Ms. Code, in an interview, said she began pleading: “Don’t kill me.”

At that point, according to the prosecutors’ account, Mr. Chauvin told his partner to restrain Ms. Code’s ankles as well, though she “was not being physically aggressive.”

As he tied her, she said, she told the other officer, “You’re learning from an animal. That man — that’s evilness right there.”

‘You’re choking me,’ a club patron protested

Misdemeanor domestic assault and disorderly conduct charges filed against Ms. Code were ultimately dropped.

The earliest incident in which prosecutors said Mr. Chauvin used excessive force took place on Feb. 15, 2015, when he arrested Julian Hernandez — a carpenter who was on a road trip to Minneapolis to see a band at the El Nuevo Rodeo nightclub. Mr. Chauvin worked as an off-duty security officer there for almost 17 years.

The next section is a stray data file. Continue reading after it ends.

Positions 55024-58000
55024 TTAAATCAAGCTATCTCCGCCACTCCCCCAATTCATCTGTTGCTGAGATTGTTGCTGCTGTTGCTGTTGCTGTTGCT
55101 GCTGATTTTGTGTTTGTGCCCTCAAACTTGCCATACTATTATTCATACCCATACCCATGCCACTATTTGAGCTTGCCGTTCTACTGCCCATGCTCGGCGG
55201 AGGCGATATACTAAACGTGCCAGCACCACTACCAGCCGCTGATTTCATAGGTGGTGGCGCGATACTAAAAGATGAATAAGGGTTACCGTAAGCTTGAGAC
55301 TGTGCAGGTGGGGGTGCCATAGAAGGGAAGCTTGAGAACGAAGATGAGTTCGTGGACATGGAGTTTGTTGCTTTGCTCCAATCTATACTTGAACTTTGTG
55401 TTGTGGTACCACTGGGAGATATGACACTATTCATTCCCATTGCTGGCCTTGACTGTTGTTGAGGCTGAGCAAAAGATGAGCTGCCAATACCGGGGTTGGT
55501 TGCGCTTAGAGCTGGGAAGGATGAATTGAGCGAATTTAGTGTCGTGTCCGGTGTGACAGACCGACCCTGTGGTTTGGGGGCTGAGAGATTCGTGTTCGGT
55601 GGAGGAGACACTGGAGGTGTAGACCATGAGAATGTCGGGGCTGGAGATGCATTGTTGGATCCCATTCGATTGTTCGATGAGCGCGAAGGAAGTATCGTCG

The arrest report filed by Mr. Chauvin said Mr. Hernandez tried to leave the club through the wrong door, and Mr. Chauvin stopped him and escorted him down a stairwell. Mr. Hernandez said in an interview that he had been drinking, but felt like Mr. Chauvin was pushing him down the stairs.

Prosecutors said Derek Chauvin used excessive force against Julian Hernandez in 2015.
Da'Shaunae Marisa for The New York Times

Outside, Mr. Hernandez said, “things escalated.”

Mr. Chauvin’s report said that Mr. Hernandez tried to turn around as he was preparing to handcuff him, so he pushed him away “by applying pressure toward his Lingual Artery” at the top of the neck.

Mr. Hernandez said the officer told him “you just need to leave,” and he remembered thinking  that he was trying to leave but was not being allowed to do so. As Mr. Chauvin pushed him into a wall and grabbed him by the throat, Mr. Hernandez recalled thinking, “You’re choking me.”